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Sunday, 4 October 2009

Towards Zimbabwe's renewal?

A positive assessment of Zimbabwe's resurgence, that accords with the latest IMF projection of positive economic growth of 3.7% (2009).

Economic turnaround extraordinary, John Legat, Africa Investment Journal, Commentary :

The economic turnaround that has taken place since the formation of the Inclusive Government in February is extraordinary.

Recent corporate results highlight the sharp recovery that is taking place in almost all industries. Strong monthly volume growth, growing demand, rising capacity utilisation and a move into profitability have all been features of management presentations.

True, Zimbabwe’s formal sector is coming from a very low base, but nevertheless momentum is gaining traction. The banking sector, which was all but insolvent in January being the last sector to dollarize, has recently reported strong profit growth for the first six months of 2009, far exceeding expectations. Deposits continue to expand rapidly, rising from virtually nothing in February to $500m in May and we estimate over $1 billion at the end of August. This is significant as the banks are finally beginning to lend at long last. The ‘local’ banks are reporting loan to deposit ratios approaching 50%. The result, given competition and continued monthly gains in deposits, are declining borrowing rates to corporates and a greater availability of capital for industry. Again we are coming from a low base where a few months ago, what credit could be accessed was at exorbitant levels. For the banks whose deposit rates are very low, the margins on loans remain high and hence the profitability. Loan to deposit ratios can rise but with no lender of last resort (ie the Central Bank), the banks themselves have to be cautious in their lending which is not a bad thing in this day and age, not just in Zim but globally too.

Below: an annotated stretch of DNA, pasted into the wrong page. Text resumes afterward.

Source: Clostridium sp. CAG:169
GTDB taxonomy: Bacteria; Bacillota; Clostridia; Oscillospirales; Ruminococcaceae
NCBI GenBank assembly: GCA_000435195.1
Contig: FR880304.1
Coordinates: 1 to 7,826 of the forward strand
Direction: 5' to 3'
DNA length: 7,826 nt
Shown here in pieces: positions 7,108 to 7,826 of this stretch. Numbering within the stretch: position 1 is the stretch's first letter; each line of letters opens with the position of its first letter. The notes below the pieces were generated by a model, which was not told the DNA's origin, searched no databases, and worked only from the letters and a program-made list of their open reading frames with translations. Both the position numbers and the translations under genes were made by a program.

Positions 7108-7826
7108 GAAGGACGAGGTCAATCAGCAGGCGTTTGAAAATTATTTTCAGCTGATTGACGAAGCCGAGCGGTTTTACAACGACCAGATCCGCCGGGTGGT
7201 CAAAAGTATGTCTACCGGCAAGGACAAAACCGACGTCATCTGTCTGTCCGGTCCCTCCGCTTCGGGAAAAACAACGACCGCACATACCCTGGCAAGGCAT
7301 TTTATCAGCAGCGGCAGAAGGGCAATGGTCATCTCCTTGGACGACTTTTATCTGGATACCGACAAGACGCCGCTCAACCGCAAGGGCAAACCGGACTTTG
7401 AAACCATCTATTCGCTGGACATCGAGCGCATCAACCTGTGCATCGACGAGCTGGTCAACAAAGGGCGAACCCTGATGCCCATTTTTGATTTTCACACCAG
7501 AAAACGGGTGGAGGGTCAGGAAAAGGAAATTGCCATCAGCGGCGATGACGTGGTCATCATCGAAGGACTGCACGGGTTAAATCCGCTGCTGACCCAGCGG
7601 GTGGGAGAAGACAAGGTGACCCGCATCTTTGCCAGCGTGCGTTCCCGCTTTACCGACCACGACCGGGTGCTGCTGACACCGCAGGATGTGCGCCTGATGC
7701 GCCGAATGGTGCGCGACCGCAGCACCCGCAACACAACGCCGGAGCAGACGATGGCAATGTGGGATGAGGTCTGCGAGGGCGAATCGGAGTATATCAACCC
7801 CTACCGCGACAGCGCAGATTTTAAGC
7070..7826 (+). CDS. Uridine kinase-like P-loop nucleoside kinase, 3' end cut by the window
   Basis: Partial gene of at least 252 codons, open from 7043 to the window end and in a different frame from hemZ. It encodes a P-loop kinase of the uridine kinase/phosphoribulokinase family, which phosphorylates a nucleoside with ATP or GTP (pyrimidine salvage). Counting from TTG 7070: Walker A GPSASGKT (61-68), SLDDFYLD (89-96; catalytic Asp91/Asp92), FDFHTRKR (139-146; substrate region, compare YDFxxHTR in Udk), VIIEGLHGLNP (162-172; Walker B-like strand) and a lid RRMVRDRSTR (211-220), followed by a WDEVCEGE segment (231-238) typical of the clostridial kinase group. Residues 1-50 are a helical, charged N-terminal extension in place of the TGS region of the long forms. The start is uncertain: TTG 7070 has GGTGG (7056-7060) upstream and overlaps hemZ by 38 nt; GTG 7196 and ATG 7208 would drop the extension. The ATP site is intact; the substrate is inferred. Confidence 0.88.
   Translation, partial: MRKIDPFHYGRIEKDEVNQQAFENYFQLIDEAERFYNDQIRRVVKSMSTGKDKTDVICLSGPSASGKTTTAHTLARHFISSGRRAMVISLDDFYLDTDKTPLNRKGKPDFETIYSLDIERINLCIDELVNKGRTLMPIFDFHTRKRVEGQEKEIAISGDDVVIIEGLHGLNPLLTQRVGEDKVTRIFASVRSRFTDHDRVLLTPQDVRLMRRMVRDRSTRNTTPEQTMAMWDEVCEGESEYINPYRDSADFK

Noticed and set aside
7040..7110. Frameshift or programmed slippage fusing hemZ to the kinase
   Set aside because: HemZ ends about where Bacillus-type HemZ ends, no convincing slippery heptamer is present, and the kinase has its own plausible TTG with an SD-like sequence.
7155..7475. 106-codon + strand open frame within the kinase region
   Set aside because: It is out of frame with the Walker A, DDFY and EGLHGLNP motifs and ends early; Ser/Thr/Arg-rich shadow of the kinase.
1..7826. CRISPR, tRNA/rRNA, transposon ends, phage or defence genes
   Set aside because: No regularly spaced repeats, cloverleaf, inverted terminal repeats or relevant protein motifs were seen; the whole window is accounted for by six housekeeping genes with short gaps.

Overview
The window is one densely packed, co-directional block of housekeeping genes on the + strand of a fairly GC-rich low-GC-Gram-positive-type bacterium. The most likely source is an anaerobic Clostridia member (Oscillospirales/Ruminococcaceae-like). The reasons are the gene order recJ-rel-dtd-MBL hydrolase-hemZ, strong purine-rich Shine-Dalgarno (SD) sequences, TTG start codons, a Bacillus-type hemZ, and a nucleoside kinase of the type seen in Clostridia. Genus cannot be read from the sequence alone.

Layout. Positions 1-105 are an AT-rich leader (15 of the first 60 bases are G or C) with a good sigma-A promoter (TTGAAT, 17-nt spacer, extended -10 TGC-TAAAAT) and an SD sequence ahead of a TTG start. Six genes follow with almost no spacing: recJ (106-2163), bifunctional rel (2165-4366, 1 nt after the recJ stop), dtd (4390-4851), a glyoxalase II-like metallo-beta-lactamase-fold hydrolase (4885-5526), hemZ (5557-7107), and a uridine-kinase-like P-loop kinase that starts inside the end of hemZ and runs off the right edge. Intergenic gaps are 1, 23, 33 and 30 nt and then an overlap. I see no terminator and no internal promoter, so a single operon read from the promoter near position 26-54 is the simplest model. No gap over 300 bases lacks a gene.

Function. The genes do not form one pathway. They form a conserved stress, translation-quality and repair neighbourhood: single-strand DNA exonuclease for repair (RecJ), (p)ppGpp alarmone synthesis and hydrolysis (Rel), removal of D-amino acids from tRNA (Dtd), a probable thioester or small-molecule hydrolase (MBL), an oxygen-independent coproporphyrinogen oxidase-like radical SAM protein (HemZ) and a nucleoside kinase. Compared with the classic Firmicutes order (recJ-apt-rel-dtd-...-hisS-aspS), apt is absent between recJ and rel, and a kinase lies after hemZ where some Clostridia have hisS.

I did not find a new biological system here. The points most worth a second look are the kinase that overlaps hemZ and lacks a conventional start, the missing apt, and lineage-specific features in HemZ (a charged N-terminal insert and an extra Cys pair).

It remains early days in Zimbabwe’s developing banking industry and money markets and the development of a commercial bond market will only help to put pressure on lending rates. Debit cards are now increasingly available, VISA is back and cheque books are back in use for small denomination payments. In short, holding large quantities of cash is less necessary than it was. Over time, hopefully not too long, we will begin to see the return of mortgages and credit cards. That in itself will result in another major boost to the domestic economy. Long term capital and credit lines from offshore remain illusory. Despite the ‘talk’ of credit lines being extended to Zimbabwe, in practice those lines are hard to access if at all. There is good reason for this.